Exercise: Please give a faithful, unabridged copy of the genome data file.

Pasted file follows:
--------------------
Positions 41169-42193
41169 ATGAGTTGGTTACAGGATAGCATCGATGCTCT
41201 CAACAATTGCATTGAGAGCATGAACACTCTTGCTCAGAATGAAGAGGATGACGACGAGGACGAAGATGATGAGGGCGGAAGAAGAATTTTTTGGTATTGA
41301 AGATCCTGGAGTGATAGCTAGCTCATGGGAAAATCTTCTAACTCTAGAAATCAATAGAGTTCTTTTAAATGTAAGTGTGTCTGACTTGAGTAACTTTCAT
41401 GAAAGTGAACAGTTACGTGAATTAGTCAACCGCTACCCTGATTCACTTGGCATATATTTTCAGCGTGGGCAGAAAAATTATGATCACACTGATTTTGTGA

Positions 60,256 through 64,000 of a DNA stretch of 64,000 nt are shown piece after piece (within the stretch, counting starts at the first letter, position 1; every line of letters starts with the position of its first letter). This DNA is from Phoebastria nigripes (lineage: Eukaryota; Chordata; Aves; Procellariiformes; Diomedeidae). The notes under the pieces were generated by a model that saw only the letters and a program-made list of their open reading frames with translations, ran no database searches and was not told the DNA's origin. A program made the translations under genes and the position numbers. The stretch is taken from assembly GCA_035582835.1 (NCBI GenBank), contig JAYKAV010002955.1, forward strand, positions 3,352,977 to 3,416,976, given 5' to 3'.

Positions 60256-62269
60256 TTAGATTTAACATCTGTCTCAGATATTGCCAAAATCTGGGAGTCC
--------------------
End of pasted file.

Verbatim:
Positions 41169-42193
41169 ATGAGTTGGTTACAGGATAGCATCGATGCTCT
41201 CAACAATTGCATTGAGAGCATGAACACTCTTGCTCAGAATGAAGAGGATGACGACGAGGACGAAGATGATGAGGGCGGAAGAAGAATTTTTTGGTATTGA
41301 AGATCCTGGAGTGATAGCTAGCTCATGGGAAAATCTTCTAACTCTAGAAATCAATAGAGTTCTTTTAAATGTAAGTGTGTCTGACTTGAGTAACTTTCAT
41401 GAAAGTGAACAGTTACGTGAATTAGTCAACCGCTACCCTGATTCACTTGGCATATATTTTCAGCGTGGGCAGAAAAATTATGATCACACTGATTTTGTGA

Positions 60,256 through 64,000 of a DNA stretch of 64,000 nt are shown piece after piece (within the stretch, counting starts at the first letter, position 1; every line of letters starts with the position of its first letter). This DNA is from Phoebastria nigripes (lineage: Eukaryota; Chordata; Aves; Procellariiformes; Diomedeidae). The notes under the pieces were generated by a model that saw only the letters and a program-made list of their open reading frames with translations, ran no database searches and was not told the DNA's origin. A program made the translations under genes and the position numbers. The stretch is taken from assembly GCA_035582835.1 (NCBI GenBank), contig JAYKAV010002955.1, forward strand, positions 3,352,977 to 3,416,976, given 5' to 3'.

Positions 60256-62269
60256 TTAGATTTAACATCTGTCTCAGATATTGCCAAAATCTGGGAGTCC